Eurovision 2019 started months ago as a huge dream, and in May it finally becomes a reality. In a few weeks the stage in Expo Tel Aviv will be ready for the first technical rehearsals and it’s now time to find out a bit more about what we can expect. The head of production Ola Melzig recently revealed some behind the scenes info to Live Design, and we’re distilling the most relevant bits for you below.
At the moment, the production crew are working in Tel Aviv on the lighting and video content that will be pre-programmed into the computer systems. The official date for the load in — that’s the moving of massive equipment, including lights and rigs, into the venue — kicks off on April 1. After that date we can expect to see more updates from within the venue.
Previously stage designer Florian Wieder revealed that triangles, which nod to the Star of David, and the number 12, which refers to the 12 ancient tribes of Israel, will play a role. Melzig reconfirmed the news, adding that the triangles will have video strips and that the stage will also include revolving LED panels and “a lot of things on automation.” And as is standard, there will be LED walls, an LED floor, some moving lights and plenty of pyro. This stage doesn’t sit. It lives!
Apparently not all of the competing delegations want to rely solely on the LED walls and floor. Melzig says that some have asked for projections and other video options, which have required some additional projects to be added to the venue.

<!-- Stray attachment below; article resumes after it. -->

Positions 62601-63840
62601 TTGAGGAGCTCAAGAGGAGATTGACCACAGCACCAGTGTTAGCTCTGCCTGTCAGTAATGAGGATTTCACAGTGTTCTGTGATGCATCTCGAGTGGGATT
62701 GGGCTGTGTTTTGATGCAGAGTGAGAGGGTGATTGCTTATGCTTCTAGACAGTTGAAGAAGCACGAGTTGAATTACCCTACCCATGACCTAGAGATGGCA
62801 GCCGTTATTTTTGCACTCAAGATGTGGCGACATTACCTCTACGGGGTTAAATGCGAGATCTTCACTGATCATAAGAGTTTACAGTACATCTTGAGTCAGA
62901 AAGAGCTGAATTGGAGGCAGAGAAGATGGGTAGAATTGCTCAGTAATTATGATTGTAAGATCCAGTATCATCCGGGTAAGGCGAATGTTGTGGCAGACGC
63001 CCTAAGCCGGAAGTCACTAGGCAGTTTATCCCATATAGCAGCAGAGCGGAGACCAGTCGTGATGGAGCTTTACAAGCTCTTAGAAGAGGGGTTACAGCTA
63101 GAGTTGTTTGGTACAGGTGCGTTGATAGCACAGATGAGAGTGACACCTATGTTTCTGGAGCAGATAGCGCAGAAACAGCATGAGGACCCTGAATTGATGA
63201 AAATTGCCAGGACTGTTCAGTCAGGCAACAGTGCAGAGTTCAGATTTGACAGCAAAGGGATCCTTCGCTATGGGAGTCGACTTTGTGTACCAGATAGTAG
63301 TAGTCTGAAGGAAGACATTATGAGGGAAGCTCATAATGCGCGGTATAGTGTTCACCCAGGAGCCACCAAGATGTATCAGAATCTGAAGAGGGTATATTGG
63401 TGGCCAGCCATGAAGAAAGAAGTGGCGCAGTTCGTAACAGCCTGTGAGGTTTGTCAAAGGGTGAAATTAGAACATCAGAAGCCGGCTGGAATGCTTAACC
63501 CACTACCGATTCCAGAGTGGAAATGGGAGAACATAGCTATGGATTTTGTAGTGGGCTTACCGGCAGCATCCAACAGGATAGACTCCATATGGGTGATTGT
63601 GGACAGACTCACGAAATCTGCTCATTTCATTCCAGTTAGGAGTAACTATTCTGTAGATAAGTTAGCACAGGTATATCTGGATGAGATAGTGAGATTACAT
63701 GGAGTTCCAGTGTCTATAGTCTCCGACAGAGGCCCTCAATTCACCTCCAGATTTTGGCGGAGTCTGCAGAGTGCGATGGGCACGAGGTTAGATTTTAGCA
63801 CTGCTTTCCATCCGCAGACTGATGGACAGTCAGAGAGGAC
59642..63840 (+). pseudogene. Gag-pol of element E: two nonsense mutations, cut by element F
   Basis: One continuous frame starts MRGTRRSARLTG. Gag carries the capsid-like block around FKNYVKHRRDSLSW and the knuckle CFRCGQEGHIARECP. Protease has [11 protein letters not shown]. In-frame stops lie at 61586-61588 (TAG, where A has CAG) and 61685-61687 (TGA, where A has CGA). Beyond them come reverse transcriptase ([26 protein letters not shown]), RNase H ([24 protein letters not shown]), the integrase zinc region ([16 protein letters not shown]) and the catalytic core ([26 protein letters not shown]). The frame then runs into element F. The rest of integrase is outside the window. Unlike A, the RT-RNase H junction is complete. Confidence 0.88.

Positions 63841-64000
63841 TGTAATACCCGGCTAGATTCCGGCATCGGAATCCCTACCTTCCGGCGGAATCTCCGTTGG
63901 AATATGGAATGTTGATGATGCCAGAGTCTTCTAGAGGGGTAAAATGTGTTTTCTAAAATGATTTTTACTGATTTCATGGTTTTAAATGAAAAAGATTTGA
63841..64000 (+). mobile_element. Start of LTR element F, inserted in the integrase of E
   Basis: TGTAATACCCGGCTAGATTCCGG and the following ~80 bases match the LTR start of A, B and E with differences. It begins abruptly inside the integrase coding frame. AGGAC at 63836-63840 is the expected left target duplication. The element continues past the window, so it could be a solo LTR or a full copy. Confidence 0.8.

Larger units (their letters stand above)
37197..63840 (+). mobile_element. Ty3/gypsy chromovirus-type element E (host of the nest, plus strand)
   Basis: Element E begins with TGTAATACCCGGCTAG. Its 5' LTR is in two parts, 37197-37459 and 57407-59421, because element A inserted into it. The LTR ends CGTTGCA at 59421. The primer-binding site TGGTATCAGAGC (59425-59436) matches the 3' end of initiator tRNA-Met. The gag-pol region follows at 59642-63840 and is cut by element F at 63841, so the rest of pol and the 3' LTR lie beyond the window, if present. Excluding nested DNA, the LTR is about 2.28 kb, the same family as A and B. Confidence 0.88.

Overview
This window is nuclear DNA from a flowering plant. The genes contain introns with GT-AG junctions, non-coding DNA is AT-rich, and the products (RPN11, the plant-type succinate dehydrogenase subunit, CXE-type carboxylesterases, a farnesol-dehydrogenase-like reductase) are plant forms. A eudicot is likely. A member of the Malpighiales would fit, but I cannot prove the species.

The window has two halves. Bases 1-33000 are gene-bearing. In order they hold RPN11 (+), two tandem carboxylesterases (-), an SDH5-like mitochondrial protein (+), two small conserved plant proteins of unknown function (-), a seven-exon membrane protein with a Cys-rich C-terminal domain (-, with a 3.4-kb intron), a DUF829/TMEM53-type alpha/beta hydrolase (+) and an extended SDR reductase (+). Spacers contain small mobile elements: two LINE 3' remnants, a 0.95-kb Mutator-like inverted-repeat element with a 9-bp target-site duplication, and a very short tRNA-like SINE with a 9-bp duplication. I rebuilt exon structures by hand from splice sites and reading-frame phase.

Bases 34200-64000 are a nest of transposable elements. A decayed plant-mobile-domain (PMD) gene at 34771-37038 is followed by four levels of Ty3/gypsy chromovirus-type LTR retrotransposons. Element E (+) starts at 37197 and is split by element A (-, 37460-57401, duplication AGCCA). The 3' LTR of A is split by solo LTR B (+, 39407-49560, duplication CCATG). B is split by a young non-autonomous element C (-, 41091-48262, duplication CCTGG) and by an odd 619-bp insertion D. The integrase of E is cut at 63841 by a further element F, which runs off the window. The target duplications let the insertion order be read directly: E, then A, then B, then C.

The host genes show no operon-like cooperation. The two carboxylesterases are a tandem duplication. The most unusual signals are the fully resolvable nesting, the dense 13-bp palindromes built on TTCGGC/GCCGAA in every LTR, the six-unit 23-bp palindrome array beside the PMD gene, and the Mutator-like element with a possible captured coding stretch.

One country in particular seems to have very big ambitions.
Melzing speaks about one delegation — without mentioning its name — that requested some special LED tubes that are only available in Nashville. As the original supplier was far too expensive, and as Israel is a bit far from Europe and the US, the production team decided to source them closer to home. Melzig explained that it’s much more cost-efficient to get items from the suppliers they’re already in contract with, since they’re already shipping their equipment to Tel Aviv. Any idea of which country he’s referring to?
When Melzig was asked about the crew — that’s everyone from lighting technicians to stage sweepers — he mentioned that they are mainly locals. In fact, it’s the most local crew that he’s ever seen at Eurovision. Most of the lighting and video content creators as well as the multi-camera director are Israelis, but of course they draw on international support and expertise in a number of the roles.
During April the crew will start to install the technical equipment inside Expo Tel Aviv and will build the stunning stage that we’ve been dreaming of for months.
You can read more about the technical details and stage plans in our earlier posts:
Are you getting excited for the Tel Aviv stage? Which countries do you think Ola Melzig was talking about? Let us know in the comments below!